Apparently Congress would prefer to destroy fisheries instead. Earlier this month, Republicans in House of Representatives (ably assisted by outgoing Democratic crank Barny Frank) passed legislation disallowing the National Oceanic and Atmospheric Administration to expand its fisheries catch share programs [PDF]. One of the chief sponsors of the legislation was Rep. Steve Southerland (R-Fla) who declared:
One of the greatest threats facing Gulf and Atlantic fisheries today is catch shares. By capping the amount of fish to be caught annually and gifting a select few with shares of the annual catch, NOAA is privatizing access to a once open fishery.
Gone are the days when enterprising young people can buy a boat and set out to make a living for their families. Now they must lease access to the fish they want to catch, paying one of the gifted few for the privilege. As catch shares are systematically implemented, in one fishery after another, more fishermen go out of business because they are not gifted enough shares to make a living. This management tool is nothing short of cap-and-trade for our coastal economy.
Say what? There won't be all that many fish left for "enterprising young people" if the tragedy of commons is allowed to play out to its depleted conclusion. Using Southerland's logic, "gone are the days when enterprising young people could just put herds of cows on the prairie and set out to make a living for their families." Damned privatized farms and ranches!
Although far from perfect, catch share programs create a quasi-property right to fish the encourages fishers to stop depleting stocks by overfishing. Disallowing this is just plain stupid public policy.
The Congresscritters need to read a new report by the free-market Competitive Enterprise Institute that argues for (1) allocating property rights to fisheries and (2) cutting subsidies as ways to prevent their collapse from overfishing. As the report notes:
The oceans are an important source of food and income for people around the world. In 2007, proteins from fish accounted for 15.7 percent of the total global animal protein supply. In 2008, an estimated 44.9 million people were directly engaged in the fishing industry (both marine capture and aquaculture). However, the world's fish stocks are not limitless, and are being depleted rapidly.
Two principal factors are at work. First, the billions of dollars in subsidies bestowed on the fishing industry by many governments makes overfishing profitable, even as per capita fishing yields decline. Second, the absence of property rights over fish in most countries means that there is no incentive for any party to husband this resource. In fact, the absence of property rights, combined with subsidies, creates a perverse incentive to deplete this scarce resource.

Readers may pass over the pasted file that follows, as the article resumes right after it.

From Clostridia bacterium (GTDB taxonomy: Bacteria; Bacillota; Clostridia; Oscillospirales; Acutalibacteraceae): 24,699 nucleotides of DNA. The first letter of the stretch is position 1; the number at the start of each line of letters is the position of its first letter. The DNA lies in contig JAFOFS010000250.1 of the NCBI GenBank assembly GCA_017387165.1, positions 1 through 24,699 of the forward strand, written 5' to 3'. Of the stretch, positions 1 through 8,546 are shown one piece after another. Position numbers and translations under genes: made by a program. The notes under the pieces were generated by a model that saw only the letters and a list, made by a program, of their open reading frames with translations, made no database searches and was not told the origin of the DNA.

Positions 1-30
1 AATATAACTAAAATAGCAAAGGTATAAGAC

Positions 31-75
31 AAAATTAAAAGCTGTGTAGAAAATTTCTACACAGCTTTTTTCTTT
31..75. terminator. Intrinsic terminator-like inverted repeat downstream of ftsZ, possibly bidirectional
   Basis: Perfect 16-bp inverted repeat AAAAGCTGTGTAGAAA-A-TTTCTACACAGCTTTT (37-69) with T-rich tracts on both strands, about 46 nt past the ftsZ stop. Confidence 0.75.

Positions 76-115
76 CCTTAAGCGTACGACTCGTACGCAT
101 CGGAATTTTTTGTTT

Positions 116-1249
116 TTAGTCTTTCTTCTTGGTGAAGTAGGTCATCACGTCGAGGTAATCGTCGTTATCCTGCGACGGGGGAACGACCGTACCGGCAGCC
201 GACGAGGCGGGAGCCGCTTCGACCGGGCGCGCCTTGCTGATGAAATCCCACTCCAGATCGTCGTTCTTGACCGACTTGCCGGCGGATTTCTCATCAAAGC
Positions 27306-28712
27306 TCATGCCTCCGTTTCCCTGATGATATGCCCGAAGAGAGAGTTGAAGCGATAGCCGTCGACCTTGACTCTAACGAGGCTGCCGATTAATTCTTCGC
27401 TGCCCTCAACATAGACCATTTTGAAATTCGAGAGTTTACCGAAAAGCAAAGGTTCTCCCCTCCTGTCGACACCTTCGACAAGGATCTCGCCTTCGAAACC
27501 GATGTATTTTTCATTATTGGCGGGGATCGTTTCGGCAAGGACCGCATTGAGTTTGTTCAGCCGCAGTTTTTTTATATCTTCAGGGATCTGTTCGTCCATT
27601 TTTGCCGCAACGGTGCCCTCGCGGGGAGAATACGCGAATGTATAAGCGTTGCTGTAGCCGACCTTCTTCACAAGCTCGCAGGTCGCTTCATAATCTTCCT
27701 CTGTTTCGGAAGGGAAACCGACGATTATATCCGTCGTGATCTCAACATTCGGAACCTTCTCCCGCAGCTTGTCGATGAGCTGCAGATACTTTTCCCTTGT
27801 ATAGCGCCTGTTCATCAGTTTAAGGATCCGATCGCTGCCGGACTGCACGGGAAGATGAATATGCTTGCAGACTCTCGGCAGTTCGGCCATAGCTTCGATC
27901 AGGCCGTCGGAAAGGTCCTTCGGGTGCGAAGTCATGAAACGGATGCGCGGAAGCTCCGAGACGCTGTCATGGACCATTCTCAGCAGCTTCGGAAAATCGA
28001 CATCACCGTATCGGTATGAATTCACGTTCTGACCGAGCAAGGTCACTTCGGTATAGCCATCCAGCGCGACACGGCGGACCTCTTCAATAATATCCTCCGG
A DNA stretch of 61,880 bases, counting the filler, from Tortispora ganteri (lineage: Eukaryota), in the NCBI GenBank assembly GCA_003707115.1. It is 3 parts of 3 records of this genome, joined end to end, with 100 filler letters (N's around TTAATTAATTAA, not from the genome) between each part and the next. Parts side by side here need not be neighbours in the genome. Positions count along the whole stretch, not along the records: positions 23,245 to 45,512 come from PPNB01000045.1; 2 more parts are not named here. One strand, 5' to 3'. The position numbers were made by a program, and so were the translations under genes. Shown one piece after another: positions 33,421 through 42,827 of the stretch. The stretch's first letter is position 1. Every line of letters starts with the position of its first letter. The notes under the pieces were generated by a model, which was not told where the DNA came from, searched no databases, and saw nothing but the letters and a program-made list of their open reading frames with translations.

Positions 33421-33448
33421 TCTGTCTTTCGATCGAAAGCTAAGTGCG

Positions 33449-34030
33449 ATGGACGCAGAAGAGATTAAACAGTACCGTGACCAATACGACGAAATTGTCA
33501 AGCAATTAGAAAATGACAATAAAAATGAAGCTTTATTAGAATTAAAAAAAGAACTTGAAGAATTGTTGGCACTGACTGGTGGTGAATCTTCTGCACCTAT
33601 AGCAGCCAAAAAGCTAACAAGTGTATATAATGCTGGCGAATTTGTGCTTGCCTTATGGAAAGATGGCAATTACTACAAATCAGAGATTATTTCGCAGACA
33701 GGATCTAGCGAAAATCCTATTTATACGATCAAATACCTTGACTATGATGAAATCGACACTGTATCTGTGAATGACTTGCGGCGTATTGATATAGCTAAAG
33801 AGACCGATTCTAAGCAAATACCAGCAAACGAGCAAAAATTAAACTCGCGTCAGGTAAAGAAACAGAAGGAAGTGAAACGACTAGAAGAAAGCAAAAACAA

And there is plenty of evidence that at least one-third of capture fisheries globally are being depleted by overfishing. CEI cites a report that suggests that global fisheries subsidies amount to just under $14 billion annually. Basically fishers are being paid to kill far more fish than is economically justifiable. In addition, research shows that creating property rights in fisheries, most frequently individual tradeable quotas (ITQs) encourages fishers to manage stocks so as to increase their size. The CEI report notes:
In 2008, researchers Christopher Costello, Steven Gaines and John Lynham investigated the effects of all 121 fisheries where IFQs and other catch share schemes exist around the world for a study published in Science magazine, comparing them to the 11,000 fisheries without property rights and controlling for confounding factors such as fish species and ecosystem characteristics. They found that the existence of catch share rights not only precluded fishery collapse but, as in New Zealand, often helped reverse pre-existing collapse.
Moreover, the authors found that if catch shares had been instituted globally from 1970, then the incidence of fishery collapse would have been reduced by two-thirds. Fish stocks, furthermore, would be rising rather than falling. The evidence is clear: ITQs and similar catch-share schemes should be implemented now on a global basis. Failure to do so represents a gross disregard for the future of our oceanic ecology and resources.
Catch shares, imperfect though they may be, are part of the reason that NOAA's Fish Stock Sustainability Index has risen from 375 to 598 since 2000—67 percent increase.
If it's not the Democrats screwing up policy, it's the Republicans—that's bipartisanship for you!